Sometimes it seems like smartphones can't bring any new or notable innovations to the table. For the iPhone, a big design change and lots of improvements hit last fall, and -- if Apple stays true to form -- we'll see an "S" update this year that means a more sedate list of internal changes and a nearly unchanged exterior.
But the seeds of change already seem to be planted: in theand the , Apple may have already tipped its hat to some new ideas and features that could be perfect fits on a new iPhone.
Could the iPhone 6S (and 6S Plus) get all of these, or just a couple? Would Apple leave some until next year's presumably redesigned iPhone 7? Either way, I wouldn't be surprised to see them sooner or later; to me, they make a lot of sense. Except for the possibility of solid-gold iPhones, I'd like to see all of them.
The one little do-it-all port promises to give the new Retina Display 12-inch MacBook a single one-port way to charge, output video, and transfer data. Indeed, this wonder cable is looking to replace power cords, HDMI, VGA, DisplayPort, and USB connectors on PCs and mobile devices across the board in the next few years. On an iPhone, it would allow a more universal connector than Apple's proprietary Lightning connector, while still maintaining its reversibility and speed. Separately-sold accessories already turn the Lightning port into a video-out conduit, but USB-C would seem to offer a lot more upside -- and, finally, a single standard cable for the entire industry.
The Apple Watch is the company's first product to use wireless charging, thanks to a snap-on magnetic inductive charger. This sounds like it would be a different take on iPhone charging than USB-C, but could there be a chance that an iPhone would allow a physical cable for syncing/charging/video output, while inductive would be there for accessories and easier bedtime charging? I wouldn't want purely inductive charging on the next iPhone if it meant slower charge times. Maybe the two could co-exist.
Force Touch and the "Taptic engine"
The newest MacBook Pro, the upcoming MacBook, and the Apple Watch all feature force touch, a force-sensitive way of pressing down to click two or even three times into a virtual button or timeline. On the new MacBooks (and updated MacBook Pros), the trackpad is force-sensitive. On the Apple Watch, it's the display itself. The iPhone could take the Apple Watch path, gaining an extra pressure-based dimension to touch for apps and virtual remotes. With limited screen real estate, it could be a killer new dimension. The extra haptic range of the "taptic engine" on the Apple Watch could allow for more subtle silent notifications, too.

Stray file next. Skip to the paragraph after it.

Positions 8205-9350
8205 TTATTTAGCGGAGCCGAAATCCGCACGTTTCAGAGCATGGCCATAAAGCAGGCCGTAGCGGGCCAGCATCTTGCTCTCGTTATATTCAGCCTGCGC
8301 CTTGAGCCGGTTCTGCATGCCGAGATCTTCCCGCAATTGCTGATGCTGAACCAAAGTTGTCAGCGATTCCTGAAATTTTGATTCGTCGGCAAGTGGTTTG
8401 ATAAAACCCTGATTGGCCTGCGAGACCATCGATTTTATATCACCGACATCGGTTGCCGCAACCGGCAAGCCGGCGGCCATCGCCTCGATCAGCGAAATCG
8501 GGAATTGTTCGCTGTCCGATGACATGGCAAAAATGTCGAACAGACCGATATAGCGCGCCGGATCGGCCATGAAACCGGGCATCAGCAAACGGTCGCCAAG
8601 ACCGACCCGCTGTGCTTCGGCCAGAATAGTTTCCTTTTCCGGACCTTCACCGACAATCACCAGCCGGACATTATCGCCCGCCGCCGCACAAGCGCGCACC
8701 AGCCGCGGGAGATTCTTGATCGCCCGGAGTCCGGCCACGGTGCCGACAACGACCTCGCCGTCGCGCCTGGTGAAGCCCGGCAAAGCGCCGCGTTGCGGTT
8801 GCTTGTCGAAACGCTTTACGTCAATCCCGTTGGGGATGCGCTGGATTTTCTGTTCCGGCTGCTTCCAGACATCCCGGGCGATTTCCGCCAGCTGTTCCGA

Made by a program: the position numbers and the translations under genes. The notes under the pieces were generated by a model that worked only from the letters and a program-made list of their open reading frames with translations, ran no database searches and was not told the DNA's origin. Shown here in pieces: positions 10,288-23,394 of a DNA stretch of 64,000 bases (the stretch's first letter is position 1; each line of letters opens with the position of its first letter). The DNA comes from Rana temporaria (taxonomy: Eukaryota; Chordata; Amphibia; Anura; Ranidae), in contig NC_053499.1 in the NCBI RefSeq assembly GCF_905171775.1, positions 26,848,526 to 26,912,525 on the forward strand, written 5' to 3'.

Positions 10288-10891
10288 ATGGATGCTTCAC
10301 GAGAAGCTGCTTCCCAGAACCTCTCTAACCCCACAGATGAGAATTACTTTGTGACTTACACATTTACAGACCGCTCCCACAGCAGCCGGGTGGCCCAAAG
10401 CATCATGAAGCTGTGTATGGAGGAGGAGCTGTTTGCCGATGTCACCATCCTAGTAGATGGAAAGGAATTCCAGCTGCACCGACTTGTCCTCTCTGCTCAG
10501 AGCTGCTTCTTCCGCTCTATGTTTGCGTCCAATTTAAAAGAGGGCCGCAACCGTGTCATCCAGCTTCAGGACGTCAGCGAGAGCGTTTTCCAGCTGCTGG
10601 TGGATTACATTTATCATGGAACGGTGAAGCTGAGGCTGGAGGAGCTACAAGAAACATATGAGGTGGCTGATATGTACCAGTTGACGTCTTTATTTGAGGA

An OLED display
Most of the best smartphones use OLED displays, which provide incredible black levels, superior contrast and very vivid colors. Apple's own Retina displays -- which are LED backlit LCD panels -- are already excellent and have great color accuracy, but the Apple Watch's move to OLED might hint that the iPhone could make a move in that direction, too.
Rumors of a sapphire iPhone display that would be more scratch and shatter-resistant had been floating around since last year. The Apple Watch's step-up models feature sapphire, while the entry-level Apple Watch Sport uses Ion-X glass similar to Gorilla Glass. If iPhones get sapphire displays, maybe it could mean a step-up premium model, too.
While we're at it, could the next iPhone get a special real gold "edition"? Or newly designed cases that aim for the craftsmanship of the Apple Watch bands? Apple's heading into a different type of fashion-conscious territory. There are already gold-colored iPhones...maybe more premium metals like stainless steel could be another step.